A Place to Belong

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Sermon Notes

March 21, 2021. The truth of our identity as children of God is in our very DNA. We humans struggle. But ultimately we don’t have to struggle to see Jesus, because he draws us to him.


Readings: Jeremiah 31:31-34, John 12:20-33


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From the time we’re born, we human beings long to know who we are and where we belong. When we’re infants, those who love and care for us watch and listen for each little gurgle and smile and coo, and they delight as they see our unique personalities emerging. And as we grow, we figure out how we fit in our family, adjusting as younger siblings are born, grandparents or others move in or out, or as family members die. Our families are generally our first place of belonging, and our first place of discovering who we are.


As we grow older, that process continues. We go to school, we make our first friends, maybe find a best friend, another person with whom we fit. We go to college, leaving our families behind, and after a time find our “people.” And along with what we learn in the classroom, we learn about ourselves in ways we would never have expected. We begin to find out who we are as adults, and dream of what our lives might be like when we are on our own — where we’ll live, what our purpose will be, who we’ll spend our time with, who we will be, and where and with whom we’ll belong.


We find out at some point along the way that we will never be completely done with this. Divorce, death, loss in abilities or illness, employment transition, even perhaps a pandemic, could lead to a change in our circumstances we didn’t anticipate. And we may once again find ourselves wondering who we are and where we belong, long after we thought we had figured that out.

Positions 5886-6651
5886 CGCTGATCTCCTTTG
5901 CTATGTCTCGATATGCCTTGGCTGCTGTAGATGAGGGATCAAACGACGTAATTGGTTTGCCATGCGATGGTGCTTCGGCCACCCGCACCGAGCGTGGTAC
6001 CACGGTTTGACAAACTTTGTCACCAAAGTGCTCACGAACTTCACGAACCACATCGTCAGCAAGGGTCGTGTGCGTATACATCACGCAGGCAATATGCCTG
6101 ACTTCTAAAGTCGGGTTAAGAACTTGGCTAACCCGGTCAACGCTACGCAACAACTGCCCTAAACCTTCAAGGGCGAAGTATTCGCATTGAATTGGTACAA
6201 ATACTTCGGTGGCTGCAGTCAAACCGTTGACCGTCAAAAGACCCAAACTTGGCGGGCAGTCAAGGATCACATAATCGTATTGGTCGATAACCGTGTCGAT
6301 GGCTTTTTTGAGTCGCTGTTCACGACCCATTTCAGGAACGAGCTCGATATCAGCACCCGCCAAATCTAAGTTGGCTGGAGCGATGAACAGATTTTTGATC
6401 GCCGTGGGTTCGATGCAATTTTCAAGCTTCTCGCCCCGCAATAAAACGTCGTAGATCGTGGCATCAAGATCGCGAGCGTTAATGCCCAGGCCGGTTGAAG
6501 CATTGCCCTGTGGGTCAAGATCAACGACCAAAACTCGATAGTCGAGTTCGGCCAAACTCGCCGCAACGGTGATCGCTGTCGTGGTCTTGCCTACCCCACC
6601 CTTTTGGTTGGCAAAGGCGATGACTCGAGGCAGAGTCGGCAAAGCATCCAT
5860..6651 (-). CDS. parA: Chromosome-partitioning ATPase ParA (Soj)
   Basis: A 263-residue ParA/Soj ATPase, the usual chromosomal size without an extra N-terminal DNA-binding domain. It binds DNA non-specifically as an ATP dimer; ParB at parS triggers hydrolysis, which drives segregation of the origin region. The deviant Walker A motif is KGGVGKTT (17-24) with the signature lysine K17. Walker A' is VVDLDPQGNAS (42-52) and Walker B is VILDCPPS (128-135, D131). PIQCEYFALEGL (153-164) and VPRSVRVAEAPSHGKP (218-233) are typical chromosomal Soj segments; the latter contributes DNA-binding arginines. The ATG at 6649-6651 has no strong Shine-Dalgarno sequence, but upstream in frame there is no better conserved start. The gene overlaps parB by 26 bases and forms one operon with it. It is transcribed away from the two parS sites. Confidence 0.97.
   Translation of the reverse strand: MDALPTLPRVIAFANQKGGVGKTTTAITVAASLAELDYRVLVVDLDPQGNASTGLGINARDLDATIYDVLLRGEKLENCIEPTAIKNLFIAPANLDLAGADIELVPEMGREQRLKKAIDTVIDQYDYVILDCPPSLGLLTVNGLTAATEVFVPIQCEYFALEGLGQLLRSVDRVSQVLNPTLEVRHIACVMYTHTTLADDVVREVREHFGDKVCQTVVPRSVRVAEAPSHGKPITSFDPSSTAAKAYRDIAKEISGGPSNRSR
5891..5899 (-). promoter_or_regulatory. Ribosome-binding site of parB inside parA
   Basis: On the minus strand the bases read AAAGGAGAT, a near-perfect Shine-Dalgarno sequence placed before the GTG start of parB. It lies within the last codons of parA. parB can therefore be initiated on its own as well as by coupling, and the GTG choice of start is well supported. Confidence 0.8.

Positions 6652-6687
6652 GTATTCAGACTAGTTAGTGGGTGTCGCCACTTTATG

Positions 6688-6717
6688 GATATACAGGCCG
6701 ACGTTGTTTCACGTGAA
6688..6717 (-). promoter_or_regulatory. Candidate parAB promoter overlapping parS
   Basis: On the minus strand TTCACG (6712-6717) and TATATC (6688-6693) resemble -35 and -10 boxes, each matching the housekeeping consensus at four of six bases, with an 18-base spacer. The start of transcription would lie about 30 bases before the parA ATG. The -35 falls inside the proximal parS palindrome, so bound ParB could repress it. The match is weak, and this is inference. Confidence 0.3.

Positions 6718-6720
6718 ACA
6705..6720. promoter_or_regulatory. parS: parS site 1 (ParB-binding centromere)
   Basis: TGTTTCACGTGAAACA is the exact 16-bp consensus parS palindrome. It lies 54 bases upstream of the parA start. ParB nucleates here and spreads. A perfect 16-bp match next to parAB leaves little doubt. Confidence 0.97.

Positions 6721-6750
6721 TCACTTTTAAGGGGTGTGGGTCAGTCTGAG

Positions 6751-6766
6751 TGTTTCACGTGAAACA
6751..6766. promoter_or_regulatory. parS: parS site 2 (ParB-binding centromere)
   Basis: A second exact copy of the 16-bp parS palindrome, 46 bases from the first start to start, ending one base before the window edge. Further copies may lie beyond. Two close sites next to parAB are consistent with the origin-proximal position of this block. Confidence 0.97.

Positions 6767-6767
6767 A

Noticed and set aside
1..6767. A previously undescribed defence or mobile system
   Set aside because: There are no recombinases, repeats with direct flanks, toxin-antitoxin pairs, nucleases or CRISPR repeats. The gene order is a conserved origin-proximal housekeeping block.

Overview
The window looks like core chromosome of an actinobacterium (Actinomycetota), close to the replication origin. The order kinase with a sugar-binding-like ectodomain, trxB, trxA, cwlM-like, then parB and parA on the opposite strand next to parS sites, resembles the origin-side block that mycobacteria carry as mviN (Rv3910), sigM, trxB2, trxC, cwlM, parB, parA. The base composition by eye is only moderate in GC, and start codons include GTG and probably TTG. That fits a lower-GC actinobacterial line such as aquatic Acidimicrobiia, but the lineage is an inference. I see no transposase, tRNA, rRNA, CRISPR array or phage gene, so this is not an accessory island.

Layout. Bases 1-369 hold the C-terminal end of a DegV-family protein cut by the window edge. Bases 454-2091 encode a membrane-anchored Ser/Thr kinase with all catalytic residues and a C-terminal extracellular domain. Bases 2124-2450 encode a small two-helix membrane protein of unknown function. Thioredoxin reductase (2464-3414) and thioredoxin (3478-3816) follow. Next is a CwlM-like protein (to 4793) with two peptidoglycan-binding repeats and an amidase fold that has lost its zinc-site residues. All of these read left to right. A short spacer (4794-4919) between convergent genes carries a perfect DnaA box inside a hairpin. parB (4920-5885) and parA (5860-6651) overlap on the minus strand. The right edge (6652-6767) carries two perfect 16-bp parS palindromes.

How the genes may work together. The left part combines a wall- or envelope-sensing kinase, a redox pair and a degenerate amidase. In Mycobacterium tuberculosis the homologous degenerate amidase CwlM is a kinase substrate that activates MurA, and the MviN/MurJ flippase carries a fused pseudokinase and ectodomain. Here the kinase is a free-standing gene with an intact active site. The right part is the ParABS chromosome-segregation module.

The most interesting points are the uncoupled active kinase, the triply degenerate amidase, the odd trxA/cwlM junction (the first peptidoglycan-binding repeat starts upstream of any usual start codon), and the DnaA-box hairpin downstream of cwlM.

There can be joy and excitement along the way. And the process can also bring loneliness, isolation, confusion, grief, frustration, and a host of other very real human emotions. The truth is, becoming the person God created us to be, and finding our purpose and place of belonging, are not easy — not for us, or for those close to us.


If we have ever struggled with this, or are struggling with it now, we can find a lot of hope in our readings for today. Because one thing that becomes clear as we listen is that God understands our need for belonging, and how easy it is to forget who we are. Jeremiah is bringing God’s word to a people who have been exiled, cut off from the place they belonged and from many of those they belonged with. It even felt to them that they had been cut off from God, as they had been driven away from the temple in Jerusalem where they had celebrated all of their holy days, the place they went to be with God.


Perhaps we can understand that better now than ever, when it is almost exactly a year since we celebrated our first Zoom worship. We have, in a very real sense, been living through a time of exile, from our church building and for many of us also from our schools and workplaces, and we’ve been physically separated from one another in ways we have never experienced before. We have had to do so much rethinking about who we spend our time with, and how. We as a community have had to reimagine what it means to be church, and how to minister together.